Thursday, January 06, 2005

Write a Letter To Support Debt Relief for Indonesia!

From Jess. Please see this related action alert also:

Action Alert!

Urgent Action, INFID:

Indonesia Needs Debt Relief after Tsunami Devastation

Please take action and circulate widely TODAY


Following the earthquake and tsunami in Aceh, North Sumatra and Nias, INFID calls on the international community to mobilise global solidarity and pressure rich countries to grant debt relief to the countries destroyed by the catastrophe as a form of global solidarity for poverty eradication. There are already positive indications that some countries are considering such measures, but further backing and official confirmations of the details of the proposals are needed.

Supporters of this appeal should contact decision-makers in their countries by Thursday 6th January (the day of a donor conference on Indonesian reconstruction) demanding:

1) A moratorium on Indonesia's debt repayments for the next 15 months
2) An international conference to deal comprehensively with Indonesia's debt problems

Specimen letter text appears below.


Destruction in Aceh, North Sumatra and Nias. The horrifying earthquake and tsunami have crushed major parts of Aceh, North Sumatra and Nias. The death toll of this catastrophe has reached 96,000 (including 270 students, 600 policemen, 1000 soldiers, 20,000 children) and thousands of others who were killed by the huge wave. Around 500,000 people were forced to leave their homes and villages because they have nothing left. Almost all public facilities are not functioning. Schools, hospitals, the electricity network, telecommunication facilities, roads, and government buildings cannot be used anymore. The huge wave has also ruined thousands of homes.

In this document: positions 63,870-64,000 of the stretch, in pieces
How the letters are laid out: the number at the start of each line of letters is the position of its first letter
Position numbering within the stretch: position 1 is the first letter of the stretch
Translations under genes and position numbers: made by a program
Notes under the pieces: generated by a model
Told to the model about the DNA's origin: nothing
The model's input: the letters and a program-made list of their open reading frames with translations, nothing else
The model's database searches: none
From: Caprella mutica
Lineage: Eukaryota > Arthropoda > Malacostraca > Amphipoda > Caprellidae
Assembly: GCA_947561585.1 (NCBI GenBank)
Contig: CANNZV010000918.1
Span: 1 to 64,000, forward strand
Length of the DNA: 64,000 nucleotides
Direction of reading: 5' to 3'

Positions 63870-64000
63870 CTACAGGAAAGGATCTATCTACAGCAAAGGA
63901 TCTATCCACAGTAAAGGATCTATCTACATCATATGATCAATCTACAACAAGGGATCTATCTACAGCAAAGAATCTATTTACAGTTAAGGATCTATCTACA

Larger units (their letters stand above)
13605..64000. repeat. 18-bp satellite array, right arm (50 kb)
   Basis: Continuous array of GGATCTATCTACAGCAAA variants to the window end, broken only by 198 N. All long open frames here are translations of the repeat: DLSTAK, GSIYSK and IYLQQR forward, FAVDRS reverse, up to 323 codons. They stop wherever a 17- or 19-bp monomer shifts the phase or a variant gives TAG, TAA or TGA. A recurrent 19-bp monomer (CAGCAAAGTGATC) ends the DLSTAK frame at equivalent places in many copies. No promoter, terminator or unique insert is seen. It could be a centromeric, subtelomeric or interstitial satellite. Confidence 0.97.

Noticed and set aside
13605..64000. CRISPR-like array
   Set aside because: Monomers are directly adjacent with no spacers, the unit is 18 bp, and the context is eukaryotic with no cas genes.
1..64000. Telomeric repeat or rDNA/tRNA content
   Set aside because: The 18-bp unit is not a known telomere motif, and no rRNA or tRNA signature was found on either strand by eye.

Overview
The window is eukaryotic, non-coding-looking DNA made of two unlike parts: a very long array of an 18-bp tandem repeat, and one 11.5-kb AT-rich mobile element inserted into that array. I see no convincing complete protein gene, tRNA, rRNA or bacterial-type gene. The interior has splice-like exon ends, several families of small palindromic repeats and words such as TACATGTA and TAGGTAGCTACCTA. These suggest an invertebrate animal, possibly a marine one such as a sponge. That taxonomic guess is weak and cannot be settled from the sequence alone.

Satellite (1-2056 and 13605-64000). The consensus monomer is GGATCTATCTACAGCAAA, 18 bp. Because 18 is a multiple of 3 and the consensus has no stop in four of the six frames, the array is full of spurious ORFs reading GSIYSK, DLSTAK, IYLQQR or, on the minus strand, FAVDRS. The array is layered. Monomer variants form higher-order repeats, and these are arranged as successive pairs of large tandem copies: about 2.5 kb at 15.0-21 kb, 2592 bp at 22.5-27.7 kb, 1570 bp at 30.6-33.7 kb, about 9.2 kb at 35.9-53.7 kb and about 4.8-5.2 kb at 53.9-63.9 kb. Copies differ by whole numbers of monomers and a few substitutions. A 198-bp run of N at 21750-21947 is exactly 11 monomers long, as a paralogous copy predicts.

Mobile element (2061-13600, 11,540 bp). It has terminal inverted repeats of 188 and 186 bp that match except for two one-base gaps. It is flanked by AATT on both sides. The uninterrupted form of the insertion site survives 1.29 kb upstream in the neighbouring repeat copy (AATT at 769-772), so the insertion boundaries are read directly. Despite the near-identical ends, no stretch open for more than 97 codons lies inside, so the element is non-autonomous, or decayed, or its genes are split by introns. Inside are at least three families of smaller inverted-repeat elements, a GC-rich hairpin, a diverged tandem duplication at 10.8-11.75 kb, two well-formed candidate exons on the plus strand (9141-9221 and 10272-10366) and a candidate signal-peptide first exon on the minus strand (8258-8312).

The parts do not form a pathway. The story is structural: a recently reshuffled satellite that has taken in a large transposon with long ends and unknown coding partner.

The reconstruction needs are enormous and pressing. Preliminary official estimates for the reconstruction of basic infrastructure in Aceh and North Sumatra are Rp. 10 trillion (US$ 1 billion), however this figure is undoubtedly too small because it considers only physical infrastructure not social reconstruction needs. The Government of Indonesia will not be able to self-finance this and is reliant on aid and debt relief from the international community. Indonesia has very tight budget and social spending is in any case too low owing to debt repayments even when there is no emergency. In 2004, the government agreed to make full payment of its principal and interest of Indonesia's external debt, amounting to Rp. 68.8 trillion (US$ 6.8 billion). For 2005, Indonesia has allocated Rp. 71.98 trillion (US$ 7.1 billion) to pay the principle and interest on external sovereign debt. This represents a quarter of Indonesia's domestic revenue. Indonesia will reimburse over US$ 7 billion every year from now until 2009, according to the Indonesian Central Bank.

Indonesia's debt payments for 2004 are 10 times more than spending on health and 32.7 times more than spending on housing.


In this context, Indonesia clearly needs significant debt reduction if it is to meet its constitutional obligations to meet the essential human needs of its peoples. Resources released through a debt write-down would help to kick-start the social and economic rehabilitation and reconstruction of the devastated regions. This translates into improved infrastructure, more employment opportunities and poverty reduction.